Defense Mechanisms - Track Analysis: 6/ The Ladybug and the Cockchafer

 

Track name: The ladybug and the Cockchafer

Composed: 2008

 

(The Ladybug, page 1 of 4)

 

The Title:

Original title was "The Taste of Filth - part 2". I changed it right before the mastering. The tune came out lighter, brighter than I expected, so I built that silly surrealistic insect plot. I wanted to use the cute word "hanneton", and it appeared the translation was "Cockchafer", which is more intriguing than cute really...

 

The Music:

It was actually written as a composition project for a Berklee class ("Thematic development in improvisation and composition", with Rick DiMuzio - great class by the way). Minimalistic bass; Theme and variations; Soulful organ solo; and a quote/recall from a previous tune (4.Skuld). The section after the bass solo is a compressed, counterpointed variation of the first piano melody.

This is the most accessible, least aggressive tune of the album. Light in mood and subject matter, I'm glad it found its place among these more serious, heavy tunes. Hopefully it shows that I don't take myself - and music - too seriously all the time. You know I love Canterbury Rock (Soft Machine, Hatfield and the North, National Health...), which is full of silly humor.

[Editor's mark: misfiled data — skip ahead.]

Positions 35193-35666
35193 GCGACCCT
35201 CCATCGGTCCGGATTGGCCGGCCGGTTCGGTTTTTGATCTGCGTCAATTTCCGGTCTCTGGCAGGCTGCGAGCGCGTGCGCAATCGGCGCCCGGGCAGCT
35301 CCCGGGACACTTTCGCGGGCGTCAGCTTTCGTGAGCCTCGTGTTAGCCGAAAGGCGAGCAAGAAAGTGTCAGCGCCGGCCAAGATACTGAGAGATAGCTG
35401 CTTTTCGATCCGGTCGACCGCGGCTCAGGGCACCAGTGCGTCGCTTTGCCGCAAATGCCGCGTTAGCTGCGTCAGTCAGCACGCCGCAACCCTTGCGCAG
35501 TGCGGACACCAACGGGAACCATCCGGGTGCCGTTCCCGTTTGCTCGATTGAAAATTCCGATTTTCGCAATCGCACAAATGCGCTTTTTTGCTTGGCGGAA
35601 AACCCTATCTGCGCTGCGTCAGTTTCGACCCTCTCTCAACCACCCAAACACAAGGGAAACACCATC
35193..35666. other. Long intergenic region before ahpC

Matt was kind of proud of his drum part on the very last section. Maybe I shouldn't reveal it, but he actually played 3 pedals with only two feet (!)

 

The Recording:

Bass + drums + Rhodes chords

Piano (Ladybug). Was written for Rhodes, but Cas convinced me to use the piano instead.

Organ (Cockchafer). I love Cas's solo - so epic!

Bass solo (Scarab). With Octave pedal, which wasn't perfectly set up: you can actually hear some tracking problems around the middle of the solo. But it was a first take, and you know, first takes are often special, even if not perfect; So we kept it.

 

Here's the MIDI version I did at Berklee in December 2008.

PSIJ_BOUNCE_VRAIMENT_DEF.mp3

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